How feminism and marketing became bedfellows — and how it's changing
To the upper echelons of American ballet, Misty Copeland didn't fit the bill of a typical ballerina. She was too tall, too oddly shaped and, as one of her rejection letters from a ballet academy read, she was too old at age 13 to begin training.
Copeland's success story of rising from ballet class at a Los Angeles Boys and Girls Club to the soloist of the American Ballet Theater went viral in July when Under Armour made Copeland a prominent face in its new women's apparel line that also includes Olympic skier Lindsey Vonn.
Marketing to women has changed dramatically from ads circa the 1950s forward highlighting women as animal-skin rugs or coffee ads featuring a man putting his wife over his knee for not getting the freshest grounds. Campaigns like Dove's "Real Beauty," or Pantene's "Sorry not sorry" ad are obviously designed to sell something to women, but also signal a shift in attitude that women respond to.
The idea of a company raising awareness about an issue while selling women a product isn't a reason to get up in arms, says 22-year-old Amulya Sanagavarapu. It's a breath of fresh air.
Sanagavarapu's company, Feminist Style, is one example of a company using products to foster positive change. Sanagavarapu says she started the line to directly confront sexism in advertising, most notably at lingerie giant Victoria's Secret.
"I think a lot of feminist ads are doing a great service to society," Sanagavarapu said. "Of course their end goal is to sell their product, but in the process they're standing up for something, raising awareness for important issues, and creating small cultural shifts that collectively benefit society."
But Nicki Lisa Cole — a research fellow at Institute for Advanced Studies on Science, Technology and Society in Graz, Austria — says that feminism is inherently at odds with the notion of selling anything to women. When companies like Pantene seem to stand up for gender equality, Cole says, they invite women to take action on the issue — by buying shampoo.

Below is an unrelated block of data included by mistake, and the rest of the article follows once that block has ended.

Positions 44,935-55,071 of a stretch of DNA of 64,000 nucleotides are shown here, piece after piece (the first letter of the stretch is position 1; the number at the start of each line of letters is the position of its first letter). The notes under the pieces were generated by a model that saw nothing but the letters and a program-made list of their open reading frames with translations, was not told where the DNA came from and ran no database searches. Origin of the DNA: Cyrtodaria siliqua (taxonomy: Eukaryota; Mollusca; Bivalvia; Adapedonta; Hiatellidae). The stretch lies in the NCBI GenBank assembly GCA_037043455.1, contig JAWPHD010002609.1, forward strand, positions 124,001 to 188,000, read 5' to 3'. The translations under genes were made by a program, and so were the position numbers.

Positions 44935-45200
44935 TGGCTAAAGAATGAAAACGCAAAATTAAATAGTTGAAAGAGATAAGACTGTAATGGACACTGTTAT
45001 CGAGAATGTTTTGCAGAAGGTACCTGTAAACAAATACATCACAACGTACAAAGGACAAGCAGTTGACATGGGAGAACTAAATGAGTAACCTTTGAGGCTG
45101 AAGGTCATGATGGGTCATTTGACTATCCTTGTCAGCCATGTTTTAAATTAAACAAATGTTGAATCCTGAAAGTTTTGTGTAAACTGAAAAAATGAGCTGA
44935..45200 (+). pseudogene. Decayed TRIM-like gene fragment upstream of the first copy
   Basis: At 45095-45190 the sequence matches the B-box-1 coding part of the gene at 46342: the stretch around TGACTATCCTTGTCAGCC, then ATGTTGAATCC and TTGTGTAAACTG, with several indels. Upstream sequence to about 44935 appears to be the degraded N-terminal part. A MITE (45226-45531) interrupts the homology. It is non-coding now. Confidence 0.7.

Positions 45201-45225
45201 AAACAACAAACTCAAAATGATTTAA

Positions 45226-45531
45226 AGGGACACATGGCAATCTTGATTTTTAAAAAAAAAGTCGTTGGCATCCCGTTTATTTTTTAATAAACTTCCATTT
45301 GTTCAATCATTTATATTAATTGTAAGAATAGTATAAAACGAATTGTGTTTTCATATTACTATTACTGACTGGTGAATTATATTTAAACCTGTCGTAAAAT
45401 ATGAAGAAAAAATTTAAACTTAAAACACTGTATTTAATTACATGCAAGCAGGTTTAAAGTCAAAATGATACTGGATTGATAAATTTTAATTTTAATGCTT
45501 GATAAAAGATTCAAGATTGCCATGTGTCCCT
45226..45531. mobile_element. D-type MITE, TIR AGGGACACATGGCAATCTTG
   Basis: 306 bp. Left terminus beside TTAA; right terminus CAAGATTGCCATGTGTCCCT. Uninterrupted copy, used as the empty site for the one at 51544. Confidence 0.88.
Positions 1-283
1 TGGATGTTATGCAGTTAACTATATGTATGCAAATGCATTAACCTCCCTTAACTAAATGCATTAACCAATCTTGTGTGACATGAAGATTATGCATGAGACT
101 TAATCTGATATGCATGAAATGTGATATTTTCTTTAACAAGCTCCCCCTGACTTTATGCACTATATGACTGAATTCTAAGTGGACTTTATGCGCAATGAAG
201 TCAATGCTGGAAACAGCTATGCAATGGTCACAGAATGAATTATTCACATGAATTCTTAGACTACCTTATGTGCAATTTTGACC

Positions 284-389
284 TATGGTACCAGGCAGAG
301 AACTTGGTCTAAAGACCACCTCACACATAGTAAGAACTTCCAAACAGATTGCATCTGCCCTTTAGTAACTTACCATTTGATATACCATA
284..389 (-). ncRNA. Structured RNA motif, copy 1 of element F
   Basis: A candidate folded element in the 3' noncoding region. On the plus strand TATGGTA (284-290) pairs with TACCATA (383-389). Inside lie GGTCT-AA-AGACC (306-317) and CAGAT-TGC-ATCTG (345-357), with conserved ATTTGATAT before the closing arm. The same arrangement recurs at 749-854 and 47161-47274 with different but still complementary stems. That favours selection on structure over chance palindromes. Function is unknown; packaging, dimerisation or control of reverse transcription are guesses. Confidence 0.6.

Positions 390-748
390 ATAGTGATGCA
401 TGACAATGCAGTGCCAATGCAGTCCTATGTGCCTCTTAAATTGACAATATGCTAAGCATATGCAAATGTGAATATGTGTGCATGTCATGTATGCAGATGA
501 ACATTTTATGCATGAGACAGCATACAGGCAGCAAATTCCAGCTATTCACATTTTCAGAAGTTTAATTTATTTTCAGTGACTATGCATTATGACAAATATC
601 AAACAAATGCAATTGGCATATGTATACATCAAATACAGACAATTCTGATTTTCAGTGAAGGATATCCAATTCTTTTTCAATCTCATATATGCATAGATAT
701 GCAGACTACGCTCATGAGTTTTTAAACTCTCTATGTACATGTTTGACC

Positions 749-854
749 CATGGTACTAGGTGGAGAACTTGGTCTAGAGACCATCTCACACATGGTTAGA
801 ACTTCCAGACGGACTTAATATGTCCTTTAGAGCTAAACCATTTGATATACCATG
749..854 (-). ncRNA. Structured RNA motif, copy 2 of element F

"When a company is telling you something that makes you feel good, you want to buy that product. Being 'part of the solution' is an empowering sentiment," Cole said.
Even if the motives are pure, seemingly feminist-friendly ad campaigns can muddle the issues women face by feeding stereotypes even as they seem to combat them, as The Baltimore Sun's Susan Reimer pointed out in her criticism of Pantene and Verizon's ads.
"Pantene is trying to get you to buy its product by reminding you of all these negative stereotypes and then telling you to buck up and be strong," Reimer wrote in June of Pantene's "Sorry not sorry" ad. “It is a noble message, but the other message is that your hair needs to shine if you want to be successful.”
Real beauty or faux activism?
To test whether or not feminism can effectively coexist with a commercial goal, University of Toronto sociologists Judith Taylor and Josee Johnston compared Dove's "Real Beauty" campaign with outreach efforts by grass-roots Canadian feminist organization "Pretty, Porky and Pissed Off." The goal was to see if Dove's marketing could change the way women think about society's beauty standards more effectively than grass-roots activism.
The two organizations took different approaches to debunking conventional beauty standards: Dove employed "real" women of all sizes, shapes, ages and races to feature in its ads, highlighting photos of the women in their underwear and urging women to "make peace with their bodies."